“’Hope.’” Halbarad repeated softly.  “Thank you for telling me this.  May I visit?”

Elrond gave him a grave look.  “No. It is too great a risk.  Until Estel comes of age, no Dúnedain will enter the House of Elrond.  If there is great danger or need, you can consider Lothlórien to be your safe haven, but my City must be off limits.  I will send a message to the lord and Lady informing them of this.”

“Yes, My Lord Elrond,” the Dúnedain and the twins bowed their heads. “It will be as you say.”

“Now, bring the boy and Gilraen to the Healing Halls, along with a change of clothing for him.”

Aragorn and his mother were sent for, and after some quick explanations, they reported as per the Elf-Lord’s instructions.

Elrond spoke kindly to the boy, as he stroked his brow and murmured the losta-luith, which sent him to sleep.  They tore the boy's clothing to pieces, then Halbarad took a deep breath, sliced along the child’s forearm, and tearfully soaked the rags with Aragorn’s blood.  Elrond then healed the wound as if it had never been, and he woke up smiling at his mother.

“Are you well?” Elrond asked him.

He nodded shyly at the tall, dark-haired Elf, then looked between him and the twins, noticing the family resemblance.

“I am Elrond,” he chuckled.  “I am Elladan and Elrohir’s father, but you can call me Ada, if you wish.  You and your mother will live with me, now.” He smiled.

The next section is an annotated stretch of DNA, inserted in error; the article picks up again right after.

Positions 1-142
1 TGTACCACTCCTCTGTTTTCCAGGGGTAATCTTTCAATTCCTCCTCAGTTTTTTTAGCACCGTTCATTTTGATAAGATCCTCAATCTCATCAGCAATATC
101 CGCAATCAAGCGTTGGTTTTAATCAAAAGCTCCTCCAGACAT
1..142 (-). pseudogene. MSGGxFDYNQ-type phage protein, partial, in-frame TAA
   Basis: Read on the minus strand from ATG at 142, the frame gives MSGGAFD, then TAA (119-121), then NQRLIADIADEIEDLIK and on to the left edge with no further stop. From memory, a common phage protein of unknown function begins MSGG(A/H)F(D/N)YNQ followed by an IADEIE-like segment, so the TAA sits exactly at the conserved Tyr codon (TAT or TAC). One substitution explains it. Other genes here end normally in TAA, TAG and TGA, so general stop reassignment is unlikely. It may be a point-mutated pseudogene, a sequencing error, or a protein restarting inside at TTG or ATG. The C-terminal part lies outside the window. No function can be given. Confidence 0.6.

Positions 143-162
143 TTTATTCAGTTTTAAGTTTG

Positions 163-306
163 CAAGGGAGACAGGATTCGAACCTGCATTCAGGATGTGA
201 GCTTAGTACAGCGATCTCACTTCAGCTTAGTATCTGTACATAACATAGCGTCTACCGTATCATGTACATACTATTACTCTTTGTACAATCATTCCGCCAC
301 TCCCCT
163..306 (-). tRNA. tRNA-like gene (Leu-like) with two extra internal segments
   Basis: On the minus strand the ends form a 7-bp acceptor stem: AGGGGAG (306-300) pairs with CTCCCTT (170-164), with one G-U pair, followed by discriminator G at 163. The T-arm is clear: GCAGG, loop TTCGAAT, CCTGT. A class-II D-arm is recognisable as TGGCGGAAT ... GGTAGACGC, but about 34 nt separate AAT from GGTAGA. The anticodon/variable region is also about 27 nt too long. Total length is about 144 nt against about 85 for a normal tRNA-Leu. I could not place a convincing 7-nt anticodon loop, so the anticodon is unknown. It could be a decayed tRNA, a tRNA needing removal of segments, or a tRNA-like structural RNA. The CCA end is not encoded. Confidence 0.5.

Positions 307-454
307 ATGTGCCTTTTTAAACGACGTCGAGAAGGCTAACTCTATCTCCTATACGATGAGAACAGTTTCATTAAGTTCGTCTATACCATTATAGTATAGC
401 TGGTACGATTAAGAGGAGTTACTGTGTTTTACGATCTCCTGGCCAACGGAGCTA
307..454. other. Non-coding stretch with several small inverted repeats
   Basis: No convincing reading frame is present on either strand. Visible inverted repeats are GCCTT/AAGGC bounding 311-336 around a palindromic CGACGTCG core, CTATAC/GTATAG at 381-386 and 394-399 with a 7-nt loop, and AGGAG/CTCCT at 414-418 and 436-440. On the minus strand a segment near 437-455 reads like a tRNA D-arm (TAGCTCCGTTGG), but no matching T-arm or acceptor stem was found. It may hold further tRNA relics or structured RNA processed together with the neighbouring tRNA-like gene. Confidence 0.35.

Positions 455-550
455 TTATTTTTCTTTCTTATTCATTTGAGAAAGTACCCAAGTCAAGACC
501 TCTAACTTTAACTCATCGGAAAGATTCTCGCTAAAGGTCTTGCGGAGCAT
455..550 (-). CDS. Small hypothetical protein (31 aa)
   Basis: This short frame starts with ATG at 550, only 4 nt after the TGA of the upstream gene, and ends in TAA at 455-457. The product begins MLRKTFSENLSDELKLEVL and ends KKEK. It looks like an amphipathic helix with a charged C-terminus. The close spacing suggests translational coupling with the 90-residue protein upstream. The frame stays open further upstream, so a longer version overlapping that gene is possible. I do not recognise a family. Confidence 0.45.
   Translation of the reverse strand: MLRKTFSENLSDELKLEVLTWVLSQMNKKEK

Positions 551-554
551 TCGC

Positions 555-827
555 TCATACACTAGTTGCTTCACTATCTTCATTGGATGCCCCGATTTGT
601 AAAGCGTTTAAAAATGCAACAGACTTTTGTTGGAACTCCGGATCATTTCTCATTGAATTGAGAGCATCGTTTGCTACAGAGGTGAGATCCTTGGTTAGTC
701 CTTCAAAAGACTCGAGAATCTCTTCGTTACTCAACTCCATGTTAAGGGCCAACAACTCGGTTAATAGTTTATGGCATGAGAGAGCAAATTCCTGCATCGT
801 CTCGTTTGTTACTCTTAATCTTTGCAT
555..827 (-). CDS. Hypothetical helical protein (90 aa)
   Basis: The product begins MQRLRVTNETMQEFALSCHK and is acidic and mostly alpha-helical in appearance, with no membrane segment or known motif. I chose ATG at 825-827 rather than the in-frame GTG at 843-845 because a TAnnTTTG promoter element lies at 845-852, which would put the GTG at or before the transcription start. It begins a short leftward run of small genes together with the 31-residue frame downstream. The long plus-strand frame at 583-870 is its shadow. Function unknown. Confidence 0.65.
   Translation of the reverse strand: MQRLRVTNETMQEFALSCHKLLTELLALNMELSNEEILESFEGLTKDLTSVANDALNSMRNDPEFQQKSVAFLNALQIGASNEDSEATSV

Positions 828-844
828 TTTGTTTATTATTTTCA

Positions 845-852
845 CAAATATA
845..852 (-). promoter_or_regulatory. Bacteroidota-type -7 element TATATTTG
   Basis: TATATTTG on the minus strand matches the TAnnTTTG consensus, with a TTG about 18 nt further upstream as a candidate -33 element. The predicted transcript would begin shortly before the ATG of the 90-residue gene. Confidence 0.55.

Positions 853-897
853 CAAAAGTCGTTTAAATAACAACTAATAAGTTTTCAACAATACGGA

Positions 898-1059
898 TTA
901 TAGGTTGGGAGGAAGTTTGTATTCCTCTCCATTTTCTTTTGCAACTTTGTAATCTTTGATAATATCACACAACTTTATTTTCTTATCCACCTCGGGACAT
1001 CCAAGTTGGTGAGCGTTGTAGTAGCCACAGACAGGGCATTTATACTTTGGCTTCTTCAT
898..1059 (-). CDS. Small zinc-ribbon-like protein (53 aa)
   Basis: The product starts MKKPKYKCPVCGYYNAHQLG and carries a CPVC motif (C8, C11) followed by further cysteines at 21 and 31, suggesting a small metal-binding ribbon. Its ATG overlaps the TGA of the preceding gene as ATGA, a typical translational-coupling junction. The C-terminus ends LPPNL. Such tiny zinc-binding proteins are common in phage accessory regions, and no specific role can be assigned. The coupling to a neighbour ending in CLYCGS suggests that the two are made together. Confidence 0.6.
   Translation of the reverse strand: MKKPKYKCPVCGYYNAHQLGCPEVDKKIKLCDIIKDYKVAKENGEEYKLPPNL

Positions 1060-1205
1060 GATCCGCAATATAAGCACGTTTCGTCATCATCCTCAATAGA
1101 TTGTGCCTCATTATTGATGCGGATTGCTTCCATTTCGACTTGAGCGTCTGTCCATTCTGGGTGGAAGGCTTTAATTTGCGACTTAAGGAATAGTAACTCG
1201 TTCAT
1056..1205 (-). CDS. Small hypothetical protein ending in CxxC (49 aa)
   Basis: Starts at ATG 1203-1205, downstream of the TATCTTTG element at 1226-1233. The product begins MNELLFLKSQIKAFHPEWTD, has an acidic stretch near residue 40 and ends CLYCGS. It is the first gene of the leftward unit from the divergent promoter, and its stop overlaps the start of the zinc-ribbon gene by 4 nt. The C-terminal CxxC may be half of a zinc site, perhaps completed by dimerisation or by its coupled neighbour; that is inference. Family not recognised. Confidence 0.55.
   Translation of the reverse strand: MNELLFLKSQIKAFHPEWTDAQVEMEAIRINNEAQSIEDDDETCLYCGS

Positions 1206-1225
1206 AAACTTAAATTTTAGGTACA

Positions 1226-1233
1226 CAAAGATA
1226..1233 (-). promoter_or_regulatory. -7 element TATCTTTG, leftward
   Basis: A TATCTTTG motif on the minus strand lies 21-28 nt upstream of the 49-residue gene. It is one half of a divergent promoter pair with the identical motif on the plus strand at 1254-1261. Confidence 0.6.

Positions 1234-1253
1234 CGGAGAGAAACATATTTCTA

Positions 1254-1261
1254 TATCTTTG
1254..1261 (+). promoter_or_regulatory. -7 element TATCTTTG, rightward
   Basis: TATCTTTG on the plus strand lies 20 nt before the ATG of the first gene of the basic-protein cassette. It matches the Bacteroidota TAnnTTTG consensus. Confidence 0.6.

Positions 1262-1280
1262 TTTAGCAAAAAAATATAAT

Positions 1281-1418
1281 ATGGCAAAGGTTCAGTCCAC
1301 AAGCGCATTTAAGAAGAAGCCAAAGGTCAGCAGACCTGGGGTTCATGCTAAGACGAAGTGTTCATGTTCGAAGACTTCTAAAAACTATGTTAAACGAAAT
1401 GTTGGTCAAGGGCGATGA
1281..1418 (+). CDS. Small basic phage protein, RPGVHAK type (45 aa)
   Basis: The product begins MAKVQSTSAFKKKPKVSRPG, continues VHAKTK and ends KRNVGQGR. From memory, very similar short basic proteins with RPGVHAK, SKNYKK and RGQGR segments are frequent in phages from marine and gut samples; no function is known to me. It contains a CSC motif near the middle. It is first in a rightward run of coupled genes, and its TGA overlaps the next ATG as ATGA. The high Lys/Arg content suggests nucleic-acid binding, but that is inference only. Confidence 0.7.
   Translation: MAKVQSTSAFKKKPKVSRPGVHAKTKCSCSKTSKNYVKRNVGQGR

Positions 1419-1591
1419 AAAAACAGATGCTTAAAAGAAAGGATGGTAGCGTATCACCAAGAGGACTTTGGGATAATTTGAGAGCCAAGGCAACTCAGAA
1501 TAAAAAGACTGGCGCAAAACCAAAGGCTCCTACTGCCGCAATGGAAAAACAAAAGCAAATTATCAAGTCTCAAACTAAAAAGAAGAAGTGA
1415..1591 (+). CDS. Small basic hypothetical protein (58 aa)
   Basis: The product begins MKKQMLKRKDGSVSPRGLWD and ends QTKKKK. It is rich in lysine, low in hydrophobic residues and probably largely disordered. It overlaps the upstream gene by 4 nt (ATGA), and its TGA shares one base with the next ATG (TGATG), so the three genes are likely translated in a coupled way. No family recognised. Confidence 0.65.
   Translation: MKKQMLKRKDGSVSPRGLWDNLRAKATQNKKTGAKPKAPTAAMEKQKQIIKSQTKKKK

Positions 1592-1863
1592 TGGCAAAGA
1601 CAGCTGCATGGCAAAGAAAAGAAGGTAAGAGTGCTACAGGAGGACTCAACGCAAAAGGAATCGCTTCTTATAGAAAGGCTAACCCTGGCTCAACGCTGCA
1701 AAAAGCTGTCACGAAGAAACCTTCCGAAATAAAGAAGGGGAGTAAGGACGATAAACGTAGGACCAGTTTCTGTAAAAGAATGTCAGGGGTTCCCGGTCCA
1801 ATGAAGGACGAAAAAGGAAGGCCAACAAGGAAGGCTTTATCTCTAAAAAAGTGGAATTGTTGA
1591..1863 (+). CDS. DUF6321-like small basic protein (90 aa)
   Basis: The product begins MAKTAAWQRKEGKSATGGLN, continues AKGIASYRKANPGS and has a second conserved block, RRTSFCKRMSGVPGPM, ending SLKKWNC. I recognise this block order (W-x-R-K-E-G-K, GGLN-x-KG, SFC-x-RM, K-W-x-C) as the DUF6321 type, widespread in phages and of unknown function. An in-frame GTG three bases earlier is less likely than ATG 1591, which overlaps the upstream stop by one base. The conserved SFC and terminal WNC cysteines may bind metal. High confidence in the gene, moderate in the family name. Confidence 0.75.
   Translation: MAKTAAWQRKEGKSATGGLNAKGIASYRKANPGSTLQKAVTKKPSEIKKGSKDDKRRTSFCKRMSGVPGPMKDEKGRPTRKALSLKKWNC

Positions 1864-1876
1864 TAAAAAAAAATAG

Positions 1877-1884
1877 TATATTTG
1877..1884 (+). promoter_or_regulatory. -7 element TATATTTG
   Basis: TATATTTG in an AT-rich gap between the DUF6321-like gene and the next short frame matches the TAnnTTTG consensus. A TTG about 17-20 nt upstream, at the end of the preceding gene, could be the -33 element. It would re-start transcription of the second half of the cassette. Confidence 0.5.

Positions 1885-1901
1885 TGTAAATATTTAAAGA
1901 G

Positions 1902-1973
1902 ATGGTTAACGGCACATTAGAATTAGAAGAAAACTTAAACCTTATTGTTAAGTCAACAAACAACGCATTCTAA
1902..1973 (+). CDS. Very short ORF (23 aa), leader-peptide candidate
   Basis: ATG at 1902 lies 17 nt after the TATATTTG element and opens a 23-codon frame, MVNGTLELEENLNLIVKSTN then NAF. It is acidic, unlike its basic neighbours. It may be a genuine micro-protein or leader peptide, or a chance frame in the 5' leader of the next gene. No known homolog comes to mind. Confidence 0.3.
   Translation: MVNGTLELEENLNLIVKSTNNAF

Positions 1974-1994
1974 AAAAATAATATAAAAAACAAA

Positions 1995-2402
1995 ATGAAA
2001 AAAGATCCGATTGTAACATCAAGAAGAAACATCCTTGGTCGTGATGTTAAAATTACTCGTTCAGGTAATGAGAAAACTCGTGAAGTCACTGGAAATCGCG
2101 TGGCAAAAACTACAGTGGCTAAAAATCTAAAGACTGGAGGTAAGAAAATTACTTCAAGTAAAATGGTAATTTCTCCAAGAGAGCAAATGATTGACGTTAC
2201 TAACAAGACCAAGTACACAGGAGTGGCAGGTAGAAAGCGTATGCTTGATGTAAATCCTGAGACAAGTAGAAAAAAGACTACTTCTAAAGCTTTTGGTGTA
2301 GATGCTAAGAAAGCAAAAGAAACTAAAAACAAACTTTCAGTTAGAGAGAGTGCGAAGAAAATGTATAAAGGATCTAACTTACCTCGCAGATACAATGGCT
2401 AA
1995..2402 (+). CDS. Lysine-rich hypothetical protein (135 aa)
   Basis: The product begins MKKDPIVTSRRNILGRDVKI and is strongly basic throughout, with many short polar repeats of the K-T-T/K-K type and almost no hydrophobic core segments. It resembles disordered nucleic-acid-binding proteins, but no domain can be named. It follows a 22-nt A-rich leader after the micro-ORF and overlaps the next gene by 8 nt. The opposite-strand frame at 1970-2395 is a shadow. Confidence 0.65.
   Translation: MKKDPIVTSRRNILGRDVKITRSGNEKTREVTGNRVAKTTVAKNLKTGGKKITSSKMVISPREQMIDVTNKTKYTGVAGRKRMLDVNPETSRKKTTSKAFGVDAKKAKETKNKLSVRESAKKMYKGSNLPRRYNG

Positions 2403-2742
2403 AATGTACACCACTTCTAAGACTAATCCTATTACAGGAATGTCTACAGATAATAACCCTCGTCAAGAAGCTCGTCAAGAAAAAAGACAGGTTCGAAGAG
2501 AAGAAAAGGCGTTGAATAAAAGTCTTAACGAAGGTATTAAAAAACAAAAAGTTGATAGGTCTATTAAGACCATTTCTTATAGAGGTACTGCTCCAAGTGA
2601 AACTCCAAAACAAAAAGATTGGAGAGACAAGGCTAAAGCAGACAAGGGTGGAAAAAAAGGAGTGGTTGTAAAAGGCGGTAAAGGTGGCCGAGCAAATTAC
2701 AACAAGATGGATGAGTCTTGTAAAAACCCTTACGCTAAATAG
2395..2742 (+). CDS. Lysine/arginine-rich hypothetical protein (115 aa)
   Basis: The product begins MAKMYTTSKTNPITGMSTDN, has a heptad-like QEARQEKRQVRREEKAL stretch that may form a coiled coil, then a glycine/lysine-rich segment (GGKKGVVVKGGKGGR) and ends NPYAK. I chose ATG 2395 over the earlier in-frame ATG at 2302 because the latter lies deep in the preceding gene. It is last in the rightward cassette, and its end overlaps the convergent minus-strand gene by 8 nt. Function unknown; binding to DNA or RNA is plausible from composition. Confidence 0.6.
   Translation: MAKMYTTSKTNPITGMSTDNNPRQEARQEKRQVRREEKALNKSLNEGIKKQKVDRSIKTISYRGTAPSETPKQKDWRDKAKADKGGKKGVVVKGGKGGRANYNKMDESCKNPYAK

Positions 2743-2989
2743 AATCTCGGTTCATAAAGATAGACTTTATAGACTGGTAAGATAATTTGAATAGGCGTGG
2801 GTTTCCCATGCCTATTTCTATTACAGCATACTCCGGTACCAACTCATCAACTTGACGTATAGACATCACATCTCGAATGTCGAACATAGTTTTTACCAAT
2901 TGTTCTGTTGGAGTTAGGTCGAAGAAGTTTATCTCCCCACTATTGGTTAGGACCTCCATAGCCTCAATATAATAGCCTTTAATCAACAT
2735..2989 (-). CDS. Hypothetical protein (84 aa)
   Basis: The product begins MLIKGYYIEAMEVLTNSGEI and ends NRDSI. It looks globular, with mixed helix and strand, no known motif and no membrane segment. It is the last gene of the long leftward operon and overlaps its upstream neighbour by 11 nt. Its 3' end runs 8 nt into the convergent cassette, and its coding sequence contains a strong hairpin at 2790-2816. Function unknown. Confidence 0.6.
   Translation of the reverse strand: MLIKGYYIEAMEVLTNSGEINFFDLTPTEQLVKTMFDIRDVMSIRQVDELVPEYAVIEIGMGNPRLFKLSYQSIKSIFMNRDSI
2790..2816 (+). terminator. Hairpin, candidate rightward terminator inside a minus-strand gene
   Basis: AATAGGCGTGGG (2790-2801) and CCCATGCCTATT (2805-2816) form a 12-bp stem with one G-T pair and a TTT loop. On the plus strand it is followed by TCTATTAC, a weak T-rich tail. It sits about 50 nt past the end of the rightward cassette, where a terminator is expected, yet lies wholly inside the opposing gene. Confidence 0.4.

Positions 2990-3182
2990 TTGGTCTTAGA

Three days later, the Ranger took his leave of the Lady Gilraen (now called Lalaith), and picked up little Aragorn (Estel).   

“Hal crying.” the boy said, as he touched the tears on his face.

“That is because I must go away for a little while, and I will miss you very much.” Hal sniffed.  “Now, promise me you will look after your mother, then kiss me goodbye.”

“’Bye,” Aragorn hugged him tight and have him a sloppy kiss on the cheek.  “Be good.”

“I will.”  Halbarad laughed, then handed him back to his mother, mounted his horse and left without looking back, so they wouldn’t see the pain on his face.

Now it was time to make careful preparations. 

The new Chieftain, and the sons of Elrond found a small clearing, built a fire and camped for the night.  The next morning, they carefully staged a violent scene, and threw around the bloodied bits of the boy’s clothing.  Orcs not only could smell the difference between the blood of an animal and that of a child of Man, they could also distinguish those with Númenorean blood in them, particularly the line of Isildur. 

Now Aragorn was dead to all but a select few.

Then Halbarad went back to his people, and that night they all gathered in the Longhouse of his Village, to hear his report.   The sons of Elrond stood silent beside him, as he swallowed hard, then told them that young Aragorn had been dragged off by Wargs in the night, and while there was no sign of his remains, his bloodied clothing told them everything. 

Elladan and Elrohir helped the Chieftain bear his people’s profound grief, and Halbarad recalled his late friend’s words:  there was a vast difference between what it meant to be a Ranger, and what it meant to be Chieftain. 

Every night, he prayed to the Valar for the little boy in Rivendell, and hoped his people would forgive him.